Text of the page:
Open educational resources (OER) are freely available learning materials that are becoming more popular as a strategy for providing students with an alternative to costly textbooks. Knowing that their students are already challenged by the cost of higher education, many faculty are looking for ways to help students save money. Adopting openly accessible textbooks and other open learning content is one way to do that. But it also has other advantages, the primary one being that it can enhance student success by making learning materials affordable. Research has shown that many students don’t buy an expensive textbook or they try to share it with other students. That detracts from learning.
How do you get started with OER if you are interested in learning more about the resources and how to integrate them into a learning environment? Campus Technology recently published a good introduction to OER in the August 2014 issue. “Complete Guide to OER” starts with a definition: “Teaching, learning and research resources that reside in the public domain…and includes full courses, course materials, modules, textbooks, streaming videos, texts, software, and other materials used to access knowledge.”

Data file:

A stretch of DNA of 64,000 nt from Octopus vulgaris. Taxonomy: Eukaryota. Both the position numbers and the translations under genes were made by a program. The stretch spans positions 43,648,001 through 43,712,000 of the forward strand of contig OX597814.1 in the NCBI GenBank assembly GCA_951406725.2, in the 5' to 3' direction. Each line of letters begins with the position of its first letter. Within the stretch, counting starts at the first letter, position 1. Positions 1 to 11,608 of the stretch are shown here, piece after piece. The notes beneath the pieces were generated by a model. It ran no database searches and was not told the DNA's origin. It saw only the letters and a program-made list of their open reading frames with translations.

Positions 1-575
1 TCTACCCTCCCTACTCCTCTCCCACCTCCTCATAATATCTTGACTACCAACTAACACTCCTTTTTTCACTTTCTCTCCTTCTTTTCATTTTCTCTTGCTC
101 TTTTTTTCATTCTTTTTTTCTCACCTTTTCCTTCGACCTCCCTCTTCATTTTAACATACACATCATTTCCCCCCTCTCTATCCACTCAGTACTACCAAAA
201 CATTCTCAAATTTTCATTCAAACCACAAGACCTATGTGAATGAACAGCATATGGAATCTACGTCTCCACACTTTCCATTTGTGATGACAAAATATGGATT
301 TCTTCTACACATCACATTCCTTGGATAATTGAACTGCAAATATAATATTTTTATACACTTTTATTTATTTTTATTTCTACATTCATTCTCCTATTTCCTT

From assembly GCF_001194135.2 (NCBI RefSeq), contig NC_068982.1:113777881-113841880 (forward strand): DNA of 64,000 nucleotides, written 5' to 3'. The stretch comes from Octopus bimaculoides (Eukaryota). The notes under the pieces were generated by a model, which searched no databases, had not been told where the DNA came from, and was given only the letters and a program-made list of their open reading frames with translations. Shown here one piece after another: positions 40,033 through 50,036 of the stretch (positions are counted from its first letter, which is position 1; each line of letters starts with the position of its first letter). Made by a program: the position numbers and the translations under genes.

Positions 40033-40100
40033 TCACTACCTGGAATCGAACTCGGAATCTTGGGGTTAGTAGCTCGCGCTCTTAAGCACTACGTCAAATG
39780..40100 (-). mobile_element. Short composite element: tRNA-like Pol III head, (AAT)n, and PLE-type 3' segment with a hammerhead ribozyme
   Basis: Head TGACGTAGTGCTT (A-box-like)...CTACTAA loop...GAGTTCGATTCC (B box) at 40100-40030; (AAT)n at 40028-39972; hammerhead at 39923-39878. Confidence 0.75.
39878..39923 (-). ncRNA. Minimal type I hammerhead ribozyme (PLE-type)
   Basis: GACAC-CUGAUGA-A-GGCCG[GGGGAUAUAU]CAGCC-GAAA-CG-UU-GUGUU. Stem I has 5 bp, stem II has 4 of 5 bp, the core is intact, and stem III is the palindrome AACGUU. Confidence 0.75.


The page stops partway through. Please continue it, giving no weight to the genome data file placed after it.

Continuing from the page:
It then provides a good overview that includes four myths about OER, six tips for using OER, six arguments for OER, 18 sites for finding OER, ideas for spreading the word about OER on campus, and some information about OER formats.
The other way to learn more about OER and how it’s being used at Temple University is to explore our Alternate Textbook Project website. The Temple University Libraries has offered support for faculty to replace their traditional commercial textbook with other materials, including OER. There are examples of projects and links to additional resources. If you would like to learn more about the Alternate Textbook Project or OER, please contact Steven Bell, Associate University Librarian.